Psychology (PSYC) 345

The Psychology of Women (Revision 5)

PSYC 345 Course cover

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Delivery Mode: Individualized study online with eTextbook

Credits: 3

Area of Study: Social Science

Prerequisite: None

Precluded Course: PSYC 343 (PSYC 345 may not be taken for credit if credit has already been obtained for PSYC 343.)

Faculty: Faculty of Humanities & Social Sciences

Women's & Gender Studies home page

PSYC 345 has a Challenge for Credit option.

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Overview

Psychology 345: The Psychology of Women examines several topics in psychology that are of specific relevance to women and are about women. The course discusses scientific findings and sexist myths about male and female differences, and looks at a variety of gender issues from a feminist perspective.

Outline

  • Unit 1: Introduction to the Psychology of Women
  • Unit 2: Gender Stereotypes and Other Gender Biases
  • Unit 3: Infancy to Adolescence
  • Unit 4: Gender Comparisons
  • Unit 5: Work and Relationships
  • Unit 6: Sexuality, Pregnancy, Childbirth, and Motherhood
  • Unit 7: Physical and Mental Health
  • Unit 8: Violence Against Women and Women and Older Adulthood
  • Unit 9: Future Trends

Course Learning Outcomes

This course is a “survey” or introduction to the large number of topics and ideas that are important to the study and understanding of women in contemporary society. Each topic discussed in this course provides information and offers insights that encourage a critical awareness of factors affecting contemporary women’s lives. After you have completed this course, you should be able to

  • describe how feminism has transformed the psychology of women.
  • explain how feminist perspectives have contributed to theory and research methodologies within psychology.
  • critique psychological theories with an awareness of the impact that gender, power, and women’s diversity have on scientific knowledge.
  • critically compare the processes and consequences of gendered socialization practices on the lives of girls and women.
  • identify the physical, cognitive, and social factors unique to women across their lifespan.
  • evaluate the issues relevant to women’s psychological development and sense of well-being, particularly issues related to employment, interpersonal relationships, sexuality, pregnancy, childbirth, motherhood, ageing, physical health, mental health, and violence.

Evaluation

To receive credit for Psychology 345: The Psychology of Women, you must complete all six assessment activities including five assignments and the final invigilated exam. The weightings for each activity are as follows:

Assignments Credit Weight Date Due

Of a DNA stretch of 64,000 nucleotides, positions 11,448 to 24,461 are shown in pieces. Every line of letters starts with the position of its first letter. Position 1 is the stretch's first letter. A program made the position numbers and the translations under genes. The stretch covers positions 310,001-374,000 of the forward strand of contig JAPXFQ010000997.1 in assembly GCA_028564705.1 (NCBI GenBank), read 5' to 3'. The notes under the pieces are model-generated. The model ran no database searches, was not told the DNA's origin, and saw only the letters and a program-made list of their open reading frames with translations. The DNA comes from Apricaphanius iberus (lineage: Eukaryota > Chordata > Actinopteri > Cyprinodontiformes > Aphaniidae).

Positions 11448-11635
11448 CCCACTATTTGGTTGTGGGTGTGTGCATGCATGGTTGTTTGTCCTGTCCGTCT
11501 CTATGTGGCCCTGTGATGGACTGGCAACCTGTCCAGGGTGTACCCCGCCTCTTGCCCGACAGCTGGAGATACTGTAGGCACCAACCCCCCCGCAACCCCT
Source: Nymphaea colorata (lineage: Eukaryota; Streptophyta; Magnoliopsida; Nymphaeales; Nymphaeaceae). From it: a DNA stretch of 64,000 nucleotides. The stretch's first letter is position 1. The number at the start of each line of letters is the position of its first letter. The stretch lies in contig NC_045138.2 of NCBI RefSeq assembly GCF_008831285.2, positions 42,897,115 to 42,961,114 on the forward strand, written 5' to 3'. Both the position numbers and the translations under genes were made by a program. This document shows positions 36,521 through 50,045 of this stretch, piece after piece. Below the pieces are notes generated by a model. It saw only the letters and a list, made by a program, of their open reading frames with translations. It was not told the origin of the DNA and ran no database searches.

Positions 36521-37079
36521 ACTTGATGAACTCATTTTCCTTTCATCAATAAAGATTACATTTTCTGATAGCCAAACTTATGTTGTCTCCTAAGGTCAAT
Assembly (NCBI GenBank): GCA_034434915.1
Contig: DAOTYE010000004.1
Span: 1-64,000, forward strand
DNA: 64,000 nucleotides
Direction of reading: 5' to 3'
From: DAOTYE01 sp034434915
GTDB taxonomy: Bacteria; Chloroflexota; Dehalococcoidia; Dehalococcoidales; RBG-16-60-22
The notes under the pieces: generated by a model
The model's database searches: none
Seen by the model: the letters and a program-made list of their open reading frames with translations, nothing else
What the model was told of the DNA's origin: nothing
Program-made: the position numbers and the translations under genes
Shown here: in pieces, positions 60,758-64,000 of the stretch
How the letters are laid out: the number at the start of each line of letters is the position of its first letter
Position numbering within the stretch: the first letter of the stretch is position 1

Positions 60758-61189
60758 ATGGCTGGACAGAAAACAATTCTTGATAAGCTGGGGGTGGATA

Assignment 1: Reflection Exercise 5% of final grade After Unit 1
Assignment 2: Mid-Term Take-Home Review 20% of final grade After Unit 4
Assignment 3: Research Question and Article Summaries 20% of final grade After Unit 7
Assignment 4: Research Proposal 25% of final grade After Unit 8
Assignment 5: Online Participation Self-Assessment 5% of final grade After Unit 9
Final Invigilated Exam 25% of final grade After Unit 9
Total 100% of final grade

Your final grade will be determined by a weighted average of the grades you received on the activities noted above. To receive credit for this course, in addition to completing all five assignments and the final exam, you must achieve a minimum grade of 50 percent on the final exam and a minimum overall weighted grade of D (50 percent) or better for the entire course.

To learn more about assignments and examinations, please refer to Athabasca University's online Calendar.

Course Materials

Textbook

Registration in this course includes an electronic textbook. For more information on electronic textbooks, please refer to our eText Initiative site.

Matlin, M. W. (2012). The psychology of women (7th ed.). Belmont, CA: Wadsworth/Thompson Learning.

A print version of the eText can sometimes be purchased from the publisher through a direct-to-student link provided on the course website; you can also acquire the textbook on your own if you wish.

Other Resources

All other learning resources will be available online.

Challenge for Credit Course Overview

The Challenge for Credit process allows students to demonstrate that they have acquired a command of the general subject matter, knowledge, and intellectual and/or other skills that would normally be found in a university level course.

Full information for the Challenge for Credit can be found in the Undergraduate Calendar.

Challenge Evaluation

To receive credit for the PSYC 345 challenge registration, you must achieve a grade of at least D (50 percent) or greater on the research essay and oral presentation to be eligible to write the challenge examination. A cumulative average of 50 percent on both activities is required. Credit is awarded on a pass/fail basis only.

Undergraduate Challenge for Credit Course Registration Form

Athabasca University reserves the right to amend course outlines occasionally and without notice. Courses offered by other delivery methods may vary from their individualized-study counterparts.

Opened in Revision 5, Feb 25, 2019.

View previous syllabus

Updated April 03 2019 by Student & Academic Services